Throwback Thursday examines films from the past, “classic” films that might not be in the current cultural zeitgeist but can still be important, interesting, fun, or all of the above.
Once in a rare while, Hollywood will take a chance on something that has never been done before. In 1985, Paramount Pictures tried this two-fold. They not only decided to make a film based on a board game but also decided to release the film theatrically with multiple endings. Based on the 1949 murder mystery game Clue (Cluedo in the UK) the film Clue carries the six main characters over from the game and turns it into a murder mystery comedy.
With the majority of the film taking place in the confines of a sinister mansion, this is truly an ensemble film. All seven major characters (including the butler) and a few supporting actors give it their all to entertain. Whereas the game takes place after the murder has already happened, the film does a great job of setting up the motives for the suspects to be drawn together. The Butler, Wadsworth (Tim Curry), arrives at the mansion and oversees the other two workers, the maid and the cook (Kellye Nakahara and Colleen Camp) as the guests start to arrive. With all the guests assigned pseudonyms, such as Professor Plum, Colonel Mustard, and Mrs. White, you see with suspicious eye contact and furtive glances who might know someone else. I’m tempted to just list the entire cast because they’re great. Okay fine, I’ll do it. Christopher Lloyd, Martin Mull, and Madeline Kahn get to interact with Michael McKean, Lesley Ann Warren, and Eileen Brennan. Throw in two musician cameos by the likes of Lee Ving (from the punk band Fear), and Jane Wiedlin (of the Go-Go’s) and you have a party.
I’ll admit, not all of the jokes work, but it’s such a joy to see these actors having a good time. They’re each given moments to shine, and the farce is all held together by Curry, who gets wilder and more unhinged as the film goes on. By the end of the film he has gone from straight laced butler to bouncing off the walls. When we get to his uncovering of the murderer it almost seems like he doesn’t take a breath. Which brings us to the second big risk Paramount took: they filmed multiple whodunit endings and released them separately in theaters. If you were lucky, you knew whether you were getting ending A, B, or C. If not, you might have a totally different experience than your friends in another town. Sure, some movies film multiple endings and when it hits wide release the filmmakers have chosen which ending works best for the film. But this is the first and only (as far as I’m aware) wide-distribution release to attempt this. Since 1985 no one has attempted this type of film release to appeal to the masses.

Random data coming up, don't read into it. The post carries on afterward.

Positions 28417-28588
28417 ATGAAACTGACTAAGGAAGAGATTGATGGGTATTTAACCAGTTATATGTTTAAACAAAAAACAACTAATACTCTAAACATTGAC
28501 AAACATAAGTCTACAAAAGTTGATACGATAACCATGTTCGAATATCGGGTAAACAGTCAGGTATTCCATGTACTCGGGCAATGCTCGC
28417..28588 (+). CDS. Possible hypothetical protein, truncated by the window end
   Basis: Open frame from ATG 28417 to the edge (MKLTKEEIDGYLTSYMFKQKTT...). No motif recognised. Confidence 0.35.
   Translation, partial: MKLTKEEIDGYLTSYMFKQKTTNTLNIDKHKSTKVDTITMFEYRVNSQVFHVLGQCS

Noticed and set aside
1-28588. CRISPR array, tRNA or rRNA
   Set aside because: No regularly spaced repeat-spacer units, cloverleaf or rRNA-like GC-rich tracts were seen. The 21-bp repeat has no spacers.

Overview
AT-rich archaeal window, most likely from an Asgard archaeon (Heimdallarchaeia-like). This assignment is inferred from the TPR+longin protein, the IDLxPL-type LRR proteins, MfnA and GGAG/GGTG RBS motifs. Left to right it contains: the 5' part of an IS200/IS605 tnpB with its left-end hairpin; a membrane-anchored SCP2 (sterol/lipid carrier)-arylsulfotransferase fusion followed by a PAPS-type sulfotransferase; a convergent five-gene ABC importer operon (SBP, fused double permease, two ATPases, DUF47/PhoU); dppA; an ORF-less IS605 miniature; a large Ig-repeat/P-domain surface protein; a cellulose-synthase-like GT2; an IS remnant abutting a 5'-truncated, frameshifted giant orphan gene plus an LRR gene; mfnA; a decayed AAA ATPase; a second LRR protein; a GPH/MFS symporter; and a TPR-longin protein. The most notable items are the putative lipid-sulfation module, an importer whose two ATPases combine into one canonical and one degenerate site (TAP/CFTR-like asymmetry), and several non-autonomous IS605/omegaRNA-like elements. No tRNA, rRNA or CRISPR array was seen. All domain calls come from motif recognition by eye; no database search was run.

Of course at the time, it was a failed experiment. Whether it was the fact that it was based on a game, the reviews of the film itself, or dismal box office sales (it didn’t make back its budget), the major studios have shied away from this device. If used correctly, it could be a powerful tool, both in the film and in online commentary. In today’s online world where trailers are dissected to an unbelievable degree, imagine what would happen if a film tried this again and was able to maintain the secrecy until the release. The internet forums would explode; which might not be a bad thing.
All in all, come for Tim Curry, but stay for Madeline Kahn’s Mrs. White and, my personal favorite, Michael McKean’s Mr. Green. They are worth the price of admission solely for his delivery of the line “Will you stop that?”
This film can be found on both Blu-ray and DVD. It is currently available via Netflix, but streaming offerings change frequently, so keep an eye out. Feel free to discuss further in the comments below; just keep it respectful.
If you think there’s a film Throwback Thursday should cover in the future, please let me know in the comments.